The three highest-ranked colleges for nurse practitioner programs are the University of Pennsylvania, The University of California - San Francisco and Johns Hopkins University, according to USNews.com. Additionally, the University of Michigan, the University of Maryland - Baltimore and the University of Washington offer strong programs for nurse practitioners.
Becoming a nurse practitioner requires an advanced degree, according to Learn.org. As of 2015, reputable programs for nurse practitioners require three to four years of additional study beyond an undergraduate degree. Highly ranked schools have low student-to-faculty ratios, often 10-to-1 or lower, according to USNews.com.
Nurse practitioners see patients, diagnose illness and treat injuries. They also order lab tests and interpret the results, prescribe medications and advise patients about treatment options. Nurse practitioners may also perform wellness exams as part of their duties.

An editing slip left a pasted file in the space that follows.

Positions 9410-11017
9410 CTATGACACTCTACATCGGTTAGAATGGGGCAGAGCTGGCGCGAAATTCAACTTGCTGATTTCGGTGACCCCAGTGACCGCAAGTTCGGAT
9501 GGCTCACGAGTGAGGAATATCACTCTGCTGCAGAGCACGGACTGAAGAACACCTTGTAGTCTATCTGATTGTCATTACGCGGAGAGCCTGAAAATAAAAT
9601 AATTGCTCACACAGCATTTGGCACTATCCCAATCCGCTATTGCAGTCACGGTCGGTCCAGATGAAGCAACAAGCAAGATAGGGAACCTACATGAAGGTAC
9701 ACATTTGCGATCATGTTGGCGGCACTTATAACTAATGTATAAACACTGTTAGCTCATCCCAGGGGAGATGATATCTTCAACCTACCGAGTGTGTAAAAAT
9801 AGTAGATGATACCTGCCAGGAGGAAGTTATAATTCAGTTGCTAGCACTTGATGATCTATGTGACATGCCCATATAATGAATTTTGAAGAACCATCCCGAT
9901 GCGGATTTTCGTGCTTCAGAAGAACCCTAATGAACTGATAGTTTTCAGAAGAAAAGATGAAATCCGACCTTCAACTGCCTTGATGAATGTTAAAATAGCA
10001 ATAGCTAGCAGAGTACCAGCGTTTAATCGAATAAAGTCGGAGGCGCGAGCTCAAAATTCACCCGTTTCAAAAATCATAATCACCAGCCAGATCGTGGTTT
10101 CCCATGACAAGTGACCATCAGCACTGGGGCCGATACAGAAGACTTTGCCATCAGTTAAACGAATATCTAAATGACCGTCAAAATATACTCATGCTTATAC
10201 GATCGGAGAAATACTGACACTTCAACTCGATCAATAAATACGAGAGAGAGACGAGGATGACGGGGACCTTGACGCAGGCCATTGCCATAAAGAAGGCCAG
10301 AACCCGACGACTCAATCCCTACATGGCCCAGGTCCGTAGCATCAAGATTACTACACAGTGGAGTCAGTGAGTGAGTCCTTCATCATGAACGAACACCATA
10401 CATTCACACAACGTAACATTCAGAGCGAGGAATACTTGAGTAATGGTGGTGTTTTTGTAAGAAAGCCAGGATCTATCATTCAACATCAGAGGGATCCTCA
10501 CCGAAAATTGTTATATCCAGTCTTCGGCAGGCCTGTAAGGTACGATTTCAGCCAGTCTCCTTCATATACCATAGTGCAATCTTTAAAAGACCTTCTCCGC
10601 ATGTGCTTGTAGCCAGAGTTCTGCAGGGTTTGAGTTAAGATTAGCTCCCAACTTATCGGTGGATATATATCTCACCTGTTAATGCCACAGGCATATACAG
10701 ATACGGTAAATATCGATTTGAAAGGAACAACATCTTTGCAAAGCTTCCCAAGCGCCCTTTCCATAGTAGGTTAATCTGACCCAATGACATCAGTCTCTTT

Nurse-practitioner programs often include subspecialty degrees in care for the elderly, family care, pediatric care and mental health care. Other popular subspecialties for nurse practitioners are women’s care, cancer care and public health.
Each state administers its own licensing exams and sets the license renewal requirements for nurse practitioners. Two national professional boards offer certification in each of the specialty areas through examinations that they design and administer.